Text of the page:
The next day I woke up with whiplash like I’d been in a high speed automotive accident, and the rest of my body didn’t feel much better. The first thing I thought of when I woke up was, “Wow, that band was fucking AMAZING last night… what were they called?!” So I got on the computer machine and found them on Facebook and YouTube.

On their Facebook I saw they were looking for a bass player. I couldn’t believe it, didn’t they have one last night? Maybe the post was old and they’d since found one? Unsure, I decided to fire off a message to the band inquiring if they were still looking. They replied back, “Yes, we are.” The guy who played with them that night was Phil Boyle, a long time friend who lived in Cleveland and would drive all the way to Buffalo to help his friends out. (Phil is still involved with the band, he’s a class act.) Needless to say, my fists were pumping like pistons at the news; they indeed did need a bass player! They asked if I would be willing to try out. To which I replied, after a sufficient amount of time had passed since they messaged so I didn’t look crazy, “I’d love to.”

Now, time to learn the songs. I had never liked, and still don’t like, to show up for a tryout empty handed. I try like hell to learn as much of the band’s material as I can, even if I have to just write my own parts to play along with them, I want bands to know I take it seriously and put the time in to try to impress them. So, when a band this amazing wants me to try out, you bet your ass I put in the time and learned my ass off. The only issue was I couldn’t, and still can’t, figure out low tones by ear. Which is unfortunate for a bass player to say the least. So I set to studying their grainy, of the era, footage they had on YouTube. Luckily, the bass player in the videos was facing the camera much of the time and I could see his hands and go from that. The only problem? I didn’t own a bass. I was learning them on my guitar and quickly realized I had fucking NO idea what tuning they were in. I sent an additional message asking about their tuning and was told, “C-Standard.”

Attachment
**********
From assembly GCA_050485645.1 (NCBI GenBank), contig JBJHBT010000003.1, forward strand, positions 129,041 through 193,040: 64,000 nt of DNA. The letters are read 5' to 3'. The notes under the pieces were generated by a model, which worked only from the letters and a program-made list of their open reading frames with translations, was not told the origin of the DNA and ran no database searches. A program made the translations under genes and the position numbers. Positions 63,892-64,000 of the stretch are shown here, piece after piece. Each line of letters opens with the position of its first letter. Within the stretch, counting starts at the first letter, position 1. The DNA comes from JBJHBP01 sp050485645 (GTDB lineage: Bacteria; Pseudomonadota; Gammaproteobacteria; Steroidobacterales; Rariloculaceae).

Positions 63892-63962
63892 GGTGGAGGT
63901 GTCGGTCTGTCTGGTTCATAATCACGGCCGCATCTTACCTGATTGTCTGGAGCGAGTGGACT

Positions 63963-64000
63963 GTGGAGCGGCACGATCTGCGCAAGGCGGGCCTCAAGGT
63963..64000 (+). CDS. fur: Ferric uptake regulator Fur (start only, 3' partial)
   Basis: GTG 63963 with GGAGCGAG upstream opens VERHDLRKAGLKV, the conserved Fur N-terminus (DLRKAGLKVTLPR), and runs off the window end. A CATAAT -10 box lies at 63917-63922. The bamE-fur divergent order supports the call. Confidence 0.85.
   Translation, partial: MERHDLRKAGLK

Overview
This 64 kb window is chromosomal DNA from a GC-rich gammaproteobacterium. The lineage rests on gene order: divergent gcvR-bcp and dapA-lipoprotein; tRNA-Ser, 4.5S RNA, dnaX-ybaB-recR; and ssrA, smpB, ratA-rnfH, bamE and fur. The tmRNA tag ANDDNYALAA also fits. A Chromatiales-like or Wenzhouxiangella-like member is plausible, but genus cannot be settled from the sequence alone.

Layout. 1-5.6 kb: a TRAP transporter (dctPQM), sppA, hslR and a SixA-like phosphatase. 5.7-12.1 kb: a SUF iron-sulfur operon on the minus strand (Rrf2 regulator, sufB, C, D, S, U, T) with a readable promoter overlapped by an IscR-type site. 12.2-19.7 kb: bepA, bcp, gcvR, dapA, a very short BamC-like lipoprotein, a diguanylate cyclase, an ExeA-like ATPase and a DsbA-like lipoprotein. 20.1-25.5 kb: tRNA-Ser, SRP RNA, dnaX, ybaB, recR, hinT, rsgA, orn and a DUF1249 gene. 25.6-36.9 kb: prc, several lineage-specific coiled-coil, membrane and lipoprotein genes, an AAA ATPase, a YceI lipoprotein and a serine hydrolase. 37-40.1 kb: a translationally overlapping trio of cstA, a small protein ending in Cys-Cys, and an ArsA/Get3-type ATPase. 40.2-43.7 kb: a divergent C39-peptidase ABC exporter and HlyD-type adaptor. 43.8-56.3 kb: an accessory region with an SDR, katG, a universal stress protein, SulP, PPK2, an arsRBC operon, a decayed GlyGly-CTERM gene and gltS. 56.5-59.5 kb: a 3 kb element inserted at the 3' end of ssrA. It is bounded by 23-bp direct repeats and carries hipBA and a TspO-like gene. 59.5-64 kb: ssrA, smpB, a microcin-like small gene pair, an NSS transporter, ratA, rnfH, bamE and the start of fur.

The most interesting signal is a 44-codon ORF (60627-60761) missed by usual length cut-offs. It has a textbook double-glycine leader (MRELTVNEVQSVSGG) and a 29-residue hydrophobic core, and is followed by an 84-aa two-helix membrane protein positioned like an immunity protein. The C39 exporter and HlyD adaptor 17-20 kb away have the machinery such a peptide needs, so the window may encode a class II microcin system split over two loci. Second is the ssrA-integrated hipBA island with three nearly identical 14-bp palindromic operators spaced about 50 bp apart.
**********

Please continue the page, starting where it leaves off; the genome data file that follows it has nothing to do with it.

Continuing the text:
Now, you have to understand my bumpkin nature to get how wildly confused I was. I’m a hillbilly. I live in Amish paradise and have since I was a kid. The only tunings I’d ever used in my life were standard, and drop-d. I had NO idea what the fuck C-Standard meant. So I had to look it up online. Tune down TWO full steps?! Yeesh! The strings basically fell off my guitar tuning that low and I was quite frazzled. Learning them on my junk, First Act guitar wasn’t going to work, I needed to get a bass.